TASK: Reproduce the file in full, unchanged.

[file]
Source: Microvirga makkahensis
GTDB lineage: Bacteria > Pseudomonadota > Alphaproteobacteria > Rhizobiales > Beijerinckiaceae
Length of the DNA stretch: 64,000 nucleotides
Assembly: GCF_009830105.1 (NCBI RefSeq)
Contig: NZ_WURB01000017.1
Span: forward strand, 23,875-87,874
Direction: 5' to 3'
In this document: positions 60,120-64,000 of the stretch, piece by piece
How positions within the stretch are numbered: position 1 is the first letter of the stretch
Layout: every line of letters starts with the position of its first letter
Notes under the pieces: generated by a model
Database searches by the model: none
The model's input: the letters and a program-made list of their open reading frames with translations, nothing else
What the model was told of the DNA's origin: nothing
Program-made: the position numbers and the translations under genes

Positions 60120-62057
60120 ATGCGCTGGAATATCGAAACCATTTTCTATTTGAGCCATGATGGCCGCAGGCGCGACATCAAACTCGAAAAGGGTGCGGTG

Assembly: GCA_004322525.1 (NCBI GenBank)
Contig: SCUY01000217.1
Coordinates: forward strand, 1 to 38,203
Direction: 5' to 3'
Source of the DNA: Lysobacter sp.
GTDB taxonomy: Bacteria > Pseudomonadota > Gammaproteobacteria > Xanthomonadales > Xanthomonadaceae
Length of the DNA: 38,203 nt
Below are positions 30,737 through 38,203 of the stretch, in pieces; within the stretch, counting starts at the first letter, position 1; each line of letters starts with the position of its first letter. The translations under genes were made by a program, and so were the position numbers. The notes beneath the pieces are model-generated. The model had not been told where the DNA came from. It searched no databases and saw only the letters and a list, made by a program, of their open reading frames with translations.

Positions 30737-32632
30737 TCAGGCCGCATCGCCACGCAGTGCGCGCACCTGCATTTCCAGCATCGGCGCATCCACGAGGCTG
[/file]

Source: Microvirga makkahensis
GTDB lineage: Bacteria > Pseudomonadota > Alphaproteobacteria > Rhizobiales > Beijerinckiaceae
Length of the DNA stretch: 64,000 nucleotides
Assembly: GCF_009830105.1 (NCBI RefSeq)
Contig: NZ_WURB01000017.1
Span: forward strand, 23,875-87,874
Direction: 5' to 3'
In this document: positions 60,120-64,000 of the stretch, piece by piece
How positions within the stretch are numbered: position 1 is the first letter of the stretch
Layout: every line of letters starts with the position of its first letter
Notes under the pieces: generated by a model
Database searches by the model: none
The model's input: the letters and a program-made list of their open reading frames with translations, nothing else
What the model was told of the DNA's origin: nothing
Program-made: the position numbers and the translations under genes

Positions 60120-62057
60120 ATGCGCTGGAATATCGAAACCATTTTCTATTTGAGCCATGATGGCCGCAGGCGCGACATCAAACTCGAAAAGGGTGCGGTG

Assembly: GCA_004322525.1 (NCBI GenBank)
Contig: SCUY01000217.1
Coordinates: forward strand, 1 to 38,203
Direction: 5' to 3'
Source of the DNA: Lysobacter sp.
GTDB taxonomy: Bacteria > Pseudomonadota > Gammaproteobacteria > Xanthomonadales > Xanthomonadaceae
Length of the DNA: 38,203 nt
Below are positions 30,737 through 38,203 of the stretch, in pieces; within the stretch, counting starts at the first letter, position 1; each line of letters starts with the position of its first letter. The translations under genes were made by a program, and so were the position numbers. The notes beneath the pieces are model-generated. The model had not been told where the DNA came from. It searched no databases and saw only the letters and a list, made by a program, of their open reading frames with translations.

Positions 30737-32632
30737 TCAGGCCGCATCGCCACGCAGTGCGCGCACCTGCATTTCCAGCATCGGCGCATCCACGAGGCTG